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StJimmy666 10-01-2012 11:52 AM

Math Question (Summation of 2 sets of data)
 
Alright, debating with someone and I need a math person:

Given 2 sets of data (10 values each) so X and Y, how would you solve for the following:

(Summation Sign)XY

It's the sum of X times Y right? So how would you solve for it?

super_gman 10-01-2012 01:55 PM

The way you have that equation written out, I would read it as SUM(X*Y). So you would multiply all the X's times their corresponding Y's, and add up all the products. Or, for the visually inclined:

X1Y1 + X2Y2 + X3Y3 + X4Y4 + X5Y5 + X6Y6 + X7Y7 + X8Y8 + X9Y9+ X10Y10

Of course, I say that under the assumption that the scores are somehow corresponding to one another, such as in a correlation. The original post wasn't 100% clear on that point (or perhaps I'm just not reading it properly).

StJimmy666 10-01-2012 02:00 PM

AHA! I KNEW IT!

So my TA is indeed a dingbat and I'm not silly. This is great news.

The scenario is: The X set is the values of cigarettes smoked by 10 Americans daily, Y is the values of cigarettes smoked by 10 Europeans daily.

The questions were

sumXY (Sum of X times Y)

sumXsumY (Sum of X times Sum of Y)

sumXY - sumXsumY/N over N-1 (I hate math)

Harbinger[TG] 10-01-2012 03:16 PM

Quote:

Originally Posted by StJimmy666 (Post 2490955)
Alright, debating with someone and I need a math person:

Given 2 sets of data (10 values each) so X and Y, how would you solve for the following:

(Summation Sign)XY

It's the sum of X times Y right? So how would you solve for it?

If you are only referring to this "(Summation Sign)XY" then it should be the XY1+XY2+ etc etc. There is actually this What does Σxy mean (sigma xy)? - Yahoo! Answers


Quote:

Originally Posted by super_gman (Post 2491099)
The way you have that equation written out, I would read it as SUM(X*Y). So you would multiply all the X's times their corresponding Y's, and add up all the products. Or, for the visually inclined:

X1Y1 + X2Y2 + X3Y3 + X4Y4 + X5Y5 + X6Y6 + X7Y7 + X8Y8 + X9Y9+ X10Y10

Of course, I say that under the assumption that the scores are somehow corresponding to one another, such as in a correlation. The original post wasn't 100% clear on that point (or perhaps I'm just not reading it properly).

I agree. I don't really see why one would be calculating this because the two data sets have nothing to do with another.

Quote:

Originally Posted by StJimmy666 (Post 2491112)
AHA! I KNEW IT!

So my TA is indeed a dingbat and I'm not silly. This is great news.

The scenario is: The X set is the values of cigarettes smoked by 10 Americans daily, Y is the values of cigarettes smoked by 10 Europeans daily.

The questions were

sumXY (Sum of X times Y)

sumXsumY (Sum of X times Sum of Y)

sumXY - sumXsumY/N over N-1 (I hate math)

Yeah. i don't see how the two data sets are related and would require this. Unless it is just to do it for maths sake. Might want to also check this out Statistics

Another statistic is the covariance sigmaxy defined by:

sigmaxy = [(x1 - mux)(y1 - muy) + ... + (xn - mux)(yn - muy)]/n = (x1y1 + ... + xnyn)/n - muxmuy.

This is a measure of how much changes in x are associated with changes in y. If sigmaxy > 0 then x and y tend to increase or decrease together. If sigmaxy < 0, then y tends to decrease as x increases, and vice versa. If sigmaxy = 0, or is very small, then x and y tend to be independent of each other.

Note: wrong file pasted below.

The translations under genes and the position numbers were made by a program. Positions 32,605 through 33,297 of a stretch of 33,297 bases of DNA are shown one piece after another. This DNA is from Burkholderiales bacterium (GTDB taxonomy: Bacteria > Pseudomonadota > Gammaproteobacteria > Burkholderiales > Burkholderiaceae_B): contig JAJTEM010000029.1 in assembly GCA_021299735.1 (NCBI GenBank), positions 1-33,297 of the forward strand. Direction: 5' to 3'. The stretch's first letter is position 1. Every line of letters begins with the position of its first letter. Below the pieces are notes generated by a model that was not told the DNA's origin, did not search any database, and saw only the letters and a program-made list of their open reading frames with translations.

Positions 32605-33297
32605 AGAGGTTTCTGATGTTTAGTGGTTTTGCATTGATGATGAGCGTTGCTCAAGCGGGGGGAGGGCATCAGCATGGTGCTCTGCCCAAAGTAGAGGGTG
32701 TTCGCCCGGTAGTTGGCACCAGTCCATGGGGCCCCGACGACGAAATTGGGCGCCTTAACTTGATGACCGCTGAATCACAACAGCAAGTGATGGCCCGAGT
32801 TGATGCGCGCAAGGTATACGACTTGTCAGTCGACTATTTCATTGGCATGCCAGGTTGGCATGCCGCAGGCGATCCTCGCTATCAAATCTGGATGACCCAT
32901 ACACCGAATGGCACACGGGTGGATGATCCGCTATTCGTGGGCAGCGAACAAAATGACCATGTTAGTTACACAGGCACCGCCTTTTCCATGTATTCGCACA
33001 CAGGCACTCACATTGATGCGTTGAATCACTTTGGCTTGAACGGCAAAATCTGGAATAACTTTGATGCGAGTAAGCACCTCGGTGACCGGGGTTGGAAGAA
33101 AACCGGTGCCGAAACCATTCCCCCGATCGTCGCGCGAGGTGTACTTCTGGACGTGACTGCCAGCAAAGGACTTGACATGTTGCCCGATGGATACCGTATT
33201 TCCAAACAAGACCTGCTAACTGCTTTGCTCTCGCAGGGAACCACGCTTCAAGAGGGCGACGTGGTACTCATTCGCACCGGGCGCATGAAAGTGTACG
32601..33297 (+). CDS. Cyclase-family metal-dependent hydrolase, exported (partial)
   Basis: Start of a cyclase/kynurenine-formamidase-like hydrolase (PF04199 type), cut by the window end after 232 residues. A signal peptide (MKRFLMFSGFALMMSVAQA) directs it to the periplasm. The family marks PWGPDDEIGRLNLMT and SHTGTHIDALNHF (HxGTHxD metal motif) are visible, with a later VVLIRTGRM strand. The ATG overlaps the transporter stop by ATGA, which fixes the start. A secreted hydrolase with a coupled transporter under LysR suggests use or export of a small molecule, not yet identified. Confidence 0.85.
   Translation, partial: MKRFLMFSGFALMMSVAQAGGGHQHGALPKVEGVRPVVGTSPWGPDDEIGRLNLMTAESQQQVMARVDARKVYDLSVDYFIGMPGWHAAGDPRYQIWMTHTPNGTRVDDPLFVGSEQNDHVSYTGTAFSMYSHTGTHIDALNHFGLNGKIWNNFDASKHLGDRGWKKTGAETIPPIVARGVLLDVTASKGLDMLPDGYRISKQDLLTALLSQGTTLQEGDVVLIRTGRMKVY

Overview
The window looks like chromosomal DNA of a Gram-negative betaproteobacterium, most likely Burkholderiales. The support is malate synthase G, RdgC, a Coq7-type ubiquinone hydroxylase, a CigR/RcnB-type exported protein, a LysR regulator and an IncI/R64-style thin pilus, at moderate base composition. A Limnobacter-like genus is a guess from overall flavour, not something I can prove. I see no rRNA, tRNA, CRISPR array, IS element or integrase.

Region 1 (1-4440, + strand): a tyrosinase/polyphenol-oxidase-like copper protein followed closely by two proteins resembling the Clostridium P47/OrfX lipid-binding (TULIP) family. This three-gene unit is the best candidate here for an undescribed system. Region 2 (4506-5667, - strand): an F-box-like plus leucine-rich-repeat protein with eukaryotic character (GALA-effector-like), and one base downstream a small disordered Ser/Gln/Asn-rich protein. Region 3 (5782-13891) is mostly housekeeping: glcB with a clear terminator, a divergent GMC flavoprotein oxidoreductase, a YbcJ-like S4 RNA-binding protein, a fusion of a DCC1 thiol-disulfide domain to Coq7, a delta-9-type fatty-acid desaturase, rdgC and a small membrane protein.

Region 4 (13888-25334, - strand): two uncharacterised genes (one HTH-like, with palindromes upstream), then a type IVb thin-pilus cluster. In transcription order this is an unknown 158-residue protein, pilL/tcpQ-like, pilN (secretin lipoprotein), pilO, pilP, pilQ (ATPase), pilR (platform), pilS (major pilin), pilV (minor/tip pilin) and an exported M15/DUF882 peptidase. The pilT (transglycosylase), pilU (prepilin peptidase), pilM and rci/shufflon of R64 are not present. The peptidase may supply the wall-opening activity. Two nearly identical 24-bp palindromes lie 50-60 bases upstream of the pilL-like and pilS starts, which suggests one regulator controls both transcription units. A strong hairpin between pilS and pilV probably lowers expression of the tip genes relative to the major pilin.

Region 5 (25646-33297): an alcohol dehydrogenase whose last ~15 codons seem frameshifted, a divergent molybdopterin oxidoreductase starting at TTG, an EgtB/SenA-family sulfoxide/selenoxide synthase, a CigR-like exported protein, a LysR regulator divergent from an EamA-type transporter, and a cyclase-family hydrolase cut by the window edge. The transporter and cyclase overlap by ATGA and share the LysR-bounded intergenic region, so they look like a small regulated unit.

What class is this for? been awhile since I had to do any of this.

Might want to watch this How To Calculate Covariance (Math)



I made a quick example in excel looking for the 3 explanations. I think this is accurate.

X Y XY
1 2 2
2 2 4
3 2 6
4 2 8
5 2 10
6 2 12
7 2 14
8 2 16
9 2 18

sumx 45
sumy 18
sumXY 90

sumXY/n 10
sumXY/n/n-1 1.25

Harbinger[TG] 10-01-2012 03:30 PM

Linear Regression | Math@TutorVista.com

Question: 10 observations on price X and supply "Y" the following data was obtained [sum] X = 130, [sum] Y = 220, [sum] X2 = 2288, [sum] 2 = 5506, [sum] XY = 3467 Find the line of regression of Y on X.
Solution:


The line of regression of Y on X

Y = a + bX

The norm equations are

[sum] Y = a + b [sum] X

[sum] XY =a [sum] X + b [sum] X2

10a + 130b = 220 ...........(i)

130a + 2288b = 3467 ..................(ii)


Solving the equations (i) and (ii), we get a = 8.8 and b =1.01

=> Y = 8.8 + (1.01)X

77monteballer 10-01-2012 03:32 PM

http://images.wikia.com/uncyclopedia...oding-head.gif

that is all...

the_chemist 10-01-2012 04:29 PM

it is unclear since the index is not labeled

I would argue that the two sets Of data use separate indices, eventhough they are the same size. Therefore it would be the product of the sums of the sets of data separately(ie sumx times sumy) But it should have two sigmas with different index labels to be clear.

StJimmy666 10-01-2012 06:03 PM

Thanks for the explanation guys. The math was done just for the sake of doing it, as the question was on an evaluation. The TA docked me 7/8 marks for not following the proper format but I knew I was right.

It's for a 2nd year Social Sciences Statistics class.

-=ArchAngel=- 10-01-2012 06:24 PM

Quote:

Originally Posted by StJimmy666 (Post 2491395)
Thanks for the explanation guys. The math was done just for the sake of doing it, as the question was on an evaluation. The TA docked me 7/8 marks for not following the proper format but I knew I was right.

It's for a 2nd year Social Sciences Statistics class.

have u brought up with your prof yet? >: )

capt_cupcakes 10-01-2012 06:51 PM

Quote:

Originally Posted by 77monteballer (Post 2491206)

I agree..... I got a head ach just browsing threw the thred..


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